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  Who's Playing Poker Dangerously?
Sam Park - July 14, 2005

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Will This Fight Become a Brawl?
Ignorance will cause a Chinese debacle. And the U.S. economy will also feel the burden as the trade war with China gains momentum. Chinese authorities continue refusing to conform to fair trade practices. Beijing has done little to resolve the intellectual property issues and had previously discarded the idea of floating the Yuan and/or voluntarily limiting textile production and exports. This has seriously upset the big boys in Washington. The Schumer-Graham bill calls for a 27.5 percent ad valorem tariff on Chinese imports 180 days after the bill's passage if China does not appreciate the Yuan by 27.5 percent. This percentage number represents the average of 15 and 40 percent, which is the estimated amount that the Yuan has been devalued.

The Chinese reluctance to comply, and their blaming the current U.S. problems on the low American saving rate have increased U.S. policymakers' support to pass the bill. Any economist would think this bill solves little, if nothing. Many would also say that this highest tariff proposal since the notorious 1930 Hawley-Smooth bill would probably exacerbate the problem. However, the current situation is different and more complex than that of the 1930's. While this tariff may cause the snowball to roll faster, causing a downhill economy, Washington will not sit around and let people get away with foul play. Sometimes punishment is necessary to teach a lesson. China has been testing its limits, has gone too far, and a small slap on the wrist does not seem effective.

Although the tariff makes little economic sense, perhaps it is needed to make China a well-respected trading partner in the future if they learn from their mistakes. However, the recent atmosphere has been hostile between China and the U.S.A. look at the Hawley-Smoot bill passed in 1930 will provide some insight.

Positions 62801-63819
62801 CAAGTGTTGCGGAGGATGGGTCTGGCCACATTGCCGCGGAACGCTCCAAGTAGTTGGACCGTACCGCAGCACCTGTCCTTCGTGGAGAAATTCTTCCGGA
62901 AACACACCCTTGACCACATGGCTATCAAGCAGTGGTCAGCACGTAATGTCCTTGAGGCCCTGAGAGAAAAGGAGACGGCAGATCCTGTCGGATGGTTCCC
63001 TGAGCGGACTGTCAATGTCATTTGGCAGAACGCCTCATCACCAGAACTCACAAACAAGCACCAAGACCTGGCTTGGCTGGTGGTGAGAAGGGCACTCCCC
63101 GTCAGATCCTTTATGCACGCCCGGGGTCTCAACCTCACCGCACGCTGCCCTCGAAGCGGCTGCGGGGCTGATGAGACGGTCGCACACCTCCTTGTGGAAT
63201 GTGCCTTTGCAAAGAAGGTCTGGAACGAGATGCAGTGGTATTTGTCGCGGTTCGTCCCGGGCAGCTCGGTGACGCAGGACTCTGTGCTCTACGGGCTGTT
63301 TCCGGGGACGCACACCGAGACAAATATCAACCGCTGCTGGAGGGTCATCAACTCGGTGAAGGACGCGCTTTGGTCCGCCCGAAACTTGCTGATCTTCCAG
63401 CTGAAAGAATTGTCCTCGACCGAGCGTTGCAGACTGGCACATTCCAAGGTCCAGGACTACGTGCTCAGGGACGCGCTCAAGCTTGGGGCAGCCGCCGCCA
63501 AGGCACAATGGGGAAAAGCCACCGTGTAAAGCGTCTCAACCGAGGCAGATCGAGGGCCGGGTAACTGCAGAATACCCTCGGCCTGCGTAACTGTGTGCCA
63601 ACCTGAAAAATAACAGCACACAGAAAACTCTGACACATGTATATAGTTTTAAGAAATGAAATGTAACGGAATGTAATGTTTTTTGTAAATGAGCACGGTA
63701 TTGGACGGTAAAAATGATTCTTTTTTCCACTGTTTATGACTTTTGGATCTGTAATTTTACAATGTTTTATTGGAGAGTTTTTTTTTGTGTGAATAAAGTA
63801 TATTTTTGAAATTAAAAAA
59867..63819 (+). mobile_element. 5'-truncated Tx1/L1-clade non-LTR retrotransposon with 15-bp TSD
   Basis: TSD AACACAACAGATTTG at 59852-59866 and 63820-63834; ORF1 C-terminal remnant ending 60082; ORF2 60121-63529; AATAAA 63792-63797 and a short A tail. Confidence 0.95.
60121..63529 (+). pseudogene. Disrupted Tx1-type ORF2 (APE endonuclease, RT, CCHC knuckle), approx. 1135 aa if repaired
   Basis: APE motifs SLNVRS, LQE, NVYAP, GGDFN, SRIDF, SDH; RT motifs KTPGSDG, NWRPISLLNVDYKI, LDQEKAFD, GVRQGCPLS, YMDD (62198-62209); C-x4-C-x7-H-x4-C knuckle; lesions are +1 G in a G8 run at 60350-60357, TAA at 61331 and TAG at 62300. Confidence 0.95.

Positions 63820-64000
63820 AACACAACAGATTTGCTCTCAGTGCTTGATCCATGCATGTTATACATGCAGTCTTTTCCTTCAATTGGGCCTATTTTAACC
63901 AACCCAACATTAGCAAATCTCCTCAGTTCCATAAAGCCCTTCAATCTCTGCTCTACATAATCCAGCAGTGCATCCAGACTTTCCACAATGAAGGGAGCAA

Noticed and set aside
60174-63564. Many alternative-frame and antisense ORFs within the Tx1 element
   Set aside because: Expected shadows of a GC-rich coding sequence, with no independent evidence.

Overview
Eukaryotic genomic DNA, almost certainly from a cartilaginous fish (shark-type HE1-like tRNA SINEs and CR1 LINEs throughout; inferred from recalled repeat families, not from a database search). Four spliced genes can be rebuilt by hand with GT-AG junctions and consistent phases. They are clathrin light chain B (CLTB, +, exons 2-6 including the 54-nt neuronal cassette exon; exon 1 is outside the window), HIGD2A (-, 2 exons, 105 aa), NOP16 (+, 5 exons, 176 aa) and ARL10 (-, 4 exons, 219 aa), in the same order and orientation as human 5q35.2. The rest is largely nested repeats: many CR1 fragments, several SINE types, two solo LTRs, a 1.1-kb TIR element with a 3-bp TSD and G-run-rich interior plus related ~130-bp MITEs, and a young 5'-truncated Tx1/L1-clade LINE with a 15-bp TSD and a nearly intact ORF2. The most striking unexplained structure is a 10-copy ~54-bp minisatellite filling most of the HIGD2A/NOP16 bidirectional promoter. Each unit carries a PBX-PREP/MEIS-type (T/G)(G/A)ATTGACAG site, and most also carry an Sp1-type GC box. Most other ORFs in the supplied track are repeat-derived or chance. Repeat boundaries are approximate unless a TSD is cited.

To see how this bill came to life, one should consider Hoover's promise to the farmers during his 1928 campaign. International trade, particularly with Canada, had brought prices down and had especially hurt the U.S. farmers' competitiveness. Unemployment in farming had plagued America years before Great Depression. Hoover had promised to protect U.S. farmers, and thus the Hawley-Smoot tariff was the result. One must keep in mind that the bill was passed after the 1929 market crash. However some believe the bill was responsible for prolonging the Great Depression.

Some books have pointed out that other nations had retaliated to Hawley-Smoot. However, some studies show that the tariff's impact on real GDP may have actually been less than expected. Furthermore, current situations and reasons for the Schumer-Graham bill are different than those for the Hawley-Smoot bill.

What's Different?
Americans in those days faced a different situation where monetary and fiscal policies were not employed, the U.S. had fewer trading partners, and information flowed much more slowly. Since 1930, the Federal Reserve's role has greatly changed, far more indeed than from its inception in 1913until 1930. As we know, the Fed now actively engages in monetary policies and will act when it sees warning signs.

The U.S. currently has more trading partners, thus more trade options. While China represents a large trading partner, U.S. consumers and producers will increase trade relations with other nations if Chinese relations remain unfavorable. At the same time, China with its 1.3 billion population represents a marketplace that should not be ignored. Forcing them back into isolation would present unfavorable conditions for all.